ECM stories have the face of a young girl as a victim and the face of a religious leader, a relative, a village leader and a powerful politician as a victimiser.

Globally, poverty, harmful traditional and religious practices have been identified as some of the causes of ECM.

Reyhana Masters, a media expert, says culture is grossly misunderstood.

“We use culture to pass off harmful behaviour.” she says, “The growing increase in men; decades older, marrying young and underage girls is not culture.”

Failure to correctly interpret culture and myths associated with sleeping with minors have resulted in rising cases of child abuse.  

“This is an extreme form of patriarchy,” says Masters. “Some of the acts are supposedly motivated by beliefs linking the rape of minors to lucky charms or exorcism of bad spirits.”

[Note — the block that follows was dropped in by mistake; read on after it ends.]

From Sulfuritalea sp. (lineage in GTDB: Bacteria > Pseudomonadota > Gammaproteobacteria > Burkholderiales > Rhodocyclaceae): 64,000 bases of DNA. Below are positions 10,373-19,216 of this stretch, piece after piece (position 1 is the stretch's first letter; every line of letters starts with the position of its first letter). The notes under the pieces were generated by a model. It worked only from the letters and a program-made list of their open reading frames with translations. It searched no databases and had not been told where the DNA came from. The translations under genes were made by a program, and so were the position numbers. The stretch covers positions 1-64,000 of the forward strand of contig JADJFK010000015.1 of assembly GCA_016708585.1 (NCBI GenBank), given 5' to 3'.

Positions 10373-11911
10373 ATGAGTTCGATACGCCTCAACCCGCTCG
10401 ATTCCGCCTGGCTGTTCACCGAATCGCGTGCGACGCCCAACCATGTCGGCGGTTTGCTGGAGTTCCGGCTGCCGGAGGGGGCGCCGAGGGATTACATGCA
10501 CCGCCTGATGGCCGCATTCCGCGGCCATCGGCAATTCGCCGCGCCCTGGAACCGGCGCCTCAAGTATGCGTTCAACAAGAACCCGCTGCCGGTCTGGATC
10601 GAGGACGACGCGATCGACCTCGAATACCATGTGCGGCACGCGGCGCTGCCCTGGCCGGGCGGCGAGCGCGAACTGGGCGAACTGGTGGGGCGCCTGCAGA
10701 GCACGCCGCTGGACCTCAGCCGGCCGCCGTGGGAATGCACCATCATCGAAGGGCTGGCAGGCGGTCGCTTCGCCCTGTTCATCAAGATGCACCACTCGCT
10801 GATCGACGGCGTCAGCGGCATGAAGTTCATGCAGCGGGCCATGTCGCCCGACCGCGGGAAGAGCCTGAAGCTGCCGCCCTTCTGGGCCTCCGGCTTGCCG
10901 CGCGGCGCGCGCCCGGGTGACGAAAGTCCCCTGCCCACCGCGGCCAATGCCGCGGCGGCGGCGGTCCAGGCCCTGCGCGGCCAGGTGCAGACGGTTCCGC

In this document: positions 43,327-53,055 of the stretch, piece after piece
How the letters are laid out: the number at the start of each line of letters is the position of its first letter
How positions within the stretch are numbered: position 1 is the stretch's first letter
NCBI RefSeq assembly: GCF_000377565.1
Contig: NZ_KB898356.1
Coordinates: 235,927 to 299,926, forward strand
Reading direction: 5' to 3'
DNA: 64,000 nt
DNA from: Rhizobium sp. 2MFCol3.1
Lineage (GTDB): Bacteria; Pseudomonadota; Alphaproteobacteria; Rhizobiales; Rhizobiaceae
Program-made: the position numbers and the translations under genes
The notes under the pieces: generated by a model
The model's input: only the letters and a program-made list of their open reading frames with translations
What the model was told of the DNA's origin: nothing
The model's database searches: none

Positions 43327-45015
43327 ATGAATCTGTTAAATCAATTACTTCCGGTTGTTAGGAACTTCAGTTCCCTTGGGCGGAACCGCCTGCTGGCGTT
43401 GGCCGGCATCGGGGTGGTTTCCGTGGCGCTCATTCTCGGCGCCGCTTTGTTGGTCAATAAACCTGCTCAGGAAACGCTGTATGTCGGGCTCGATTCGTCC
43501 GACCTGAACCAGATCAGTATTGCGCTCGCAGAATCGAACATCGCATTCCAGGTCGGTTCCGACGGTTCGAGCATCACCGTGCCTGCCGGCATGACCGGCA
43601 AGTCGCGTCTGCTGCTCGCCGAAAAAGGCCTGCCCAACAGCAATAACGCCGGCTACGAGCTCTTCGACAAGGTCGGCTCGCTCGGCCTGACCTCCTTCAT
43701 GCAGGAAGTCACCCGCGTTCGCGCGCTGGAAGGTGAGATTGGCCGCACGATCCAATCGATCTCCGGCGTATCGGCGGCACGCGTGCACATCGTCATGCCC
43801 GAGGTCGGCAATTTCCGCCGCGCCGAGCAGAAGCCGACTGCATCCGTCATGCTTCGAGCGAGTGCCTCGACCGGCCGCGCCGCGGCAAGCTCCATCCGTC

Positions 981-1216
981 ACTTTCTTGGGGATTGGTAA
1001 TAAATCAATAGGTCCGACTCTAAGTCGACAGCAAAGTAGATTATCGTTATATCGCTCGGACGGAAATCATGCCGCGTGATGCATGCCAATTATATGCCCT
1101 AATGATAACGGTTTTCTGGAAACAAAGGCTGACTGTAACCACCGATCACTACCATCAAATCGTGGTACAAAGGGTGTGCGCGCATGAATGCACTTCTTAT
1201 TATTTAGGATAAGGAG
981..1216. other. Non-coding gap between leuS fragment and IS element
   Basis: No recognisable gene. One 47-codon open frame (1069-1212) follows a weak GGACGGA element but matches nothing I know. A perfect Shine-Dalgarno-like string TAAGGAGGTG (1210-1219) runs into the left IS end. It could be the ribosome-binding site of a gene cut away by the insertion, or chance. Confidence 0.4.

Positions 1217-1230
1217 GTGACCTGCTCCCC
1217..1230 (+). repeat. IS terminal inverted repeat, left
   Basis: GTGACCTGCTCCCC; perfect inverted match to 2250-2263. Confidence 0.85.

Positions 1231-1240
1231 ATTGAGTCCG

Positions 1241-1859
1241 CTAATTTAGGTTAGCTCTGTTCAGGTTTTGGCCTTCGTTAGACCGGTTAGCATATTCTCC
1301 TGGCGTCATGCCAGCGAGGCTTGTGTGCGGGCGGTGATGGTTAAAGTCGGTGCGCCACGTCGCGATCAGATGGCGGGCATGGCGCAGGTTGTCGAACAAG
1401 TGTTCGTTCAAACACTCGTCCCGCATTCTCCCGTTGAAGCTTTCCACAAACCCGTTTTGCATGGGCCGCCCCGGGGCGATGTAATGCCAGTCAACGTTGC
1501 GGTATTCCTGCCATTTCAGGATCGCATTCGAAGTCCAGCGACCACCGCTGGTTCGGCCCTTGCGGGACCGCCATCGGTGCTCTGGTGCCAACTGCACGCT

The authorities are looking for ways to deal with the challenge. Zimbabwe has outlawed child marriages and set the age of consent at 18. The government recently approved the Criminal Law and (Codification Reform) Bill, 2022 that provides for a mandatory sentence for rape.

Despite the interventions, more and more cases are emerging.

Latest cases involve a nine-year-old girl from Tsholotsho in Matabeleland North province who “was assisted to deliver her baby”; a 13-year-old Victoria Falls Grade 7 pupil who wrote her examination in a hospital ward; a 15-year-old Norton girl who died giving birth at a church shrine in Bikita; and a nine-year-old Bindura girl who fell pregnant from a rape ordeal.